Drywall repair

step2October 23, 2013

I just replaced a bathtub, and in order to demo the old one and install the new one I had to cut the drywall 6" to 12" above the top of the tub. Is it best to replace this particular section in one piece or have a break at the corner? I've done minor drywall repairs before, but I've never messed with anything this big. Any advice would be greatly appreciated. Thanks.

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snoonyb

You need vertical backing or split the next adjacent stud and seams over studs are the correct process.

    Bookmark   October 23, 2013 at 11:02AM
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HandyMac

It will actually be easier to fix if you make the hole bigger. Any drywall needs backing at all seams for large pieces.

Cut out the drywall to the left(in the picture) to the center of the next stud.

Cut the repair piece to overlap the flange on the surround. I would use a factory edge as the overlap edge.

    Bookmark   October 23, 2013 at 11:09AM
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weedyacres

But no, you don't need an L-shaped piece to properly fix it. 2 rectangular strips are fine as long as they end on studs, as advised above.

    Bookmark   October 23, 2013 at 11:48AM
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mag77

This can be fixed without any drywall work by using PVC trim. First, cut out a bit more drywall at the side so you can slip a 2x4 stud behind the unsupported drywall. Butter the front and back edges of the stud with construction adhesive, put it in place and screw the drywall to it. Rip long shims from pressure treated lumber to build the shower flange up to the level of the drywall and nail them in place. Now you can trim the shower/tub side and top edges with 1x4 or 1x6 PVC trim, caulk it, paint it and - boom - you're done.

    Bookmark   October 23, 2013 at 7:47PM
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aidan_m

Use these. I use them all the time. Great little invention.

Finish the seam with tape and hot mud, it dries stronger than the premixed stuff.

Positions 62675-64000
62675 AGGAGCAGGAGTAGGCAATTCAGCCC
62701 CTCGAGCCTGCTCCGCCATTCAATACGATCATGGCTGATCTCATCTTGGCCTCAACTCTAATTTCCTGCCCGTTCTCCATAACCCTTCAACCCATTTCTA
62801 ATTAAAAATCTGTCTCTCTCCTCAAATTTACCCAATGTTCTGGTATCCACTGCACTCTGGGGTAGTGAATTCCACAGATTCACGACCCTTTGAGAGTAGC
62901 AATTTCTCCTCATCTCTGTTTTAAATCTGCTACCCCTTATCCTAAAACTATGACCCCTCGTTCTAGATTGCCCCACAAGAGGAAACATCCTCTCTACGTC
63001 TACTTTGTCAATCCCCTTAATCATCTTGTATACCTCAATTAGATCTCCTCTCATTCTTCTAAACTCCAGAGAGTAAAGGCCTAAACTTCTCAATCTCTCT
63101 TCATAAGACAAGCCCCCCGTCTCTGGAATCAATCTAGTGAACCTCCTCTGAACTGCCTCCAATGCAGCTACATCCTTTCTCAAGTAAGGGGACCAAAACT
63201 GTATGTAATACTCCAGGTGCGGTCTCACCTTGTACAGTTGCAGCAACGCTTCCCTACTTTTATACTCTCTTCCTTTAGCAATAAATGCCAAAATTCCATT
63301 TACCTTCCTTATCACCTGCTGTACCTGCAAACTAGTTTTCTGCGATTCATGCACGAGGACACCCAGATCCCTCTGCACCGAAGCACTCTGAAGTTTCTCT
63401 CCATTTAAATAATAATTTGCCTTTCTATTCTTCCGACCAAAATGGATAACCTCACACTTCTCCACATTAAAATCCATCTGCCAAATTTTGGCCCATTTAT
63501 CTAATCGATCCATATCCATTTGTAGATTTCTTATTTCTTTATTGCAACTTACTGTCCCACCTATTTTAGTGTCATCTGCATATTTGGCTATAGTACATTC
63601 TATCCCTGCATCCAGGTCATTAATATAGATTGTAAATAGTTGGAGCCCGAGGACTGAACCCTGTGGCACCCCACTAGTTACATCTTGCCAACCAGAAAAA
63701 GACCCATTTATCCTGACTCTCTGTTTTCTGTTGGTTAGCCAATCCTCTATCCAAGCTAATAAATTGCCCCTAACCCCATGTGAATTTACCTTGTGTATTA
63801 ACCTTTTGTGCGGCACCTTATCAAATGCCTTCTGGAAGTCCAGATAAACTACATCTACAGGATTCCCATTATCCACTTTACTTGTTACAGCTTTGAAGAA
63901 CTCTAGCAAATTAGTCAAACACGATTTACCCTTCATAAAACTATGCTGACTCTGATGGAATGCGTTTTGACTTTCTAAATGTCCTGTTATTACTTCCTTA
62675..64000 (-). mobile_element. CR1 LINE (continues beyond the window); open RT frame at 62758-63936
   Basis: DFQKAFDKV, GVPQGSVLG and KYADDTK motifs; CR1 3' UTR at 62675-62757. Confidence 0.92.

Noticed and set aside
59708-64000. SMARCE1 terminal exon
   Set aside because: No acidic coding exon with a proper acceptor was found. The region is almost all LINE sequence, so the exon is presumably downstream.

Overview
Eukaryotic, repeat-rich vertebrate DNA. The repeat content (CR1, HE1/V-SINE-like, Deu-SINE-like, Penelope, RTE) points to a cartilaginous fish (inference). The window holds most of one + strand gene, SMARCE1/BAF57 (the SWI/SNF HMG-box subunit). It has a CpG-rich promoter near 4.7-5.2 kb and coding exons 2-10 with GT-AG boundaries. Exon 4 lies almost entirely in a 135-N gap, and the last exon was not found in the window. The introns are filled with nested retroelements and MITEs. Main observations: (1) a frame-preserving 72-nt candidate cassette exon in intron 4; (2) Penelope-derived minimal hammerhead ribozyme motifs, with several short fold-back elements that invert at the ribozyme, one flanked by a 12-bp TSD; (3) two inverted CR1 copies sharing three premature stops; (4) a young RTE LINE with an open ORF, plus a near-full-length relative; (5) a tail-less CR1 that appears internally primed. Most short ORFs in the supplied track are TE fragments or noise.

No need to remove any additional walboard. When you're cutting the narrow strips of drywall, take care to not break the core.

A little bead of liquid nails polyurethane construction adhesive around the flange of that shower stall will help hold the drywall to it. Don't use so much that it squirts out.

I would do this in about 2 hours total; drywall, taped, textured, and touch up paint.

Or you could buy a plastic trim kit and install that. Probably take the same time.

Here is a link that might be useful: instaback drywall repair

    Bookmark   October 23, 2013 at 8:13PM
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cblanco75

I don't understand how the insta-back things are any easier than cutting to the next stud? Its neat, just don't think its that much of a time saver.

    Bookmark   October 24, 2013 at 9:02AM
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cblanco75

I don't understand how the insta-back things are any easier than cutting to the next stud? Its neat, just don't think its that much of a time saver.

    Bookmark   October 24, 2013 at 9:03AM
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snoonyb

Without knowing how close the next adjacent stud is, I would not use that system, because any drywall cannot have a greater than 3" free float, IE. unsupported, and with Aidan's recommendation, you'd have a potential 10" free float.
Also, when a shower door is installed, there would be the potential for vibration cracking.

    Bookmark   October 24, 2013 at 11:01AM
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aidan_m

If you had doubled up that stud on the left, the issue would be non-existent. Now the shower is in place, I don't know how you'd attach another stud without taking out more drywall. But in reality, drywall is easy to remove. go ahead and open up the wall on the left to the next stud

You can put as many instaback plates as you need for support along the top. 2 between each stud is enough. 3 if you want to go crazy.

The patched piece is just as strong as a continuous sheet, as long as you mud and tape it correctly.

The correct way is to use hot mud. Force plenty into the seam, place the tape, skim over it to set the tape in the mud.

An hour later when the mud is dry, skim over it with another coat of hot mud.

I've used these things for over 10 years and never had a problem. It's really the best drywall patch system for small pieces.

Anyone who knows drywall, who tries these things, will be sold. Professional time costs money, and these save a bunch of time.

    Bookmark   October 25, 2013 at 1:31AM
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step2

Just wanted to thank everyone for all of the advice. Going to try to get this done tomorrow. Will let you know how it goes.

Thanks

    Bookmark   October 25, 2013 at 8:07AM
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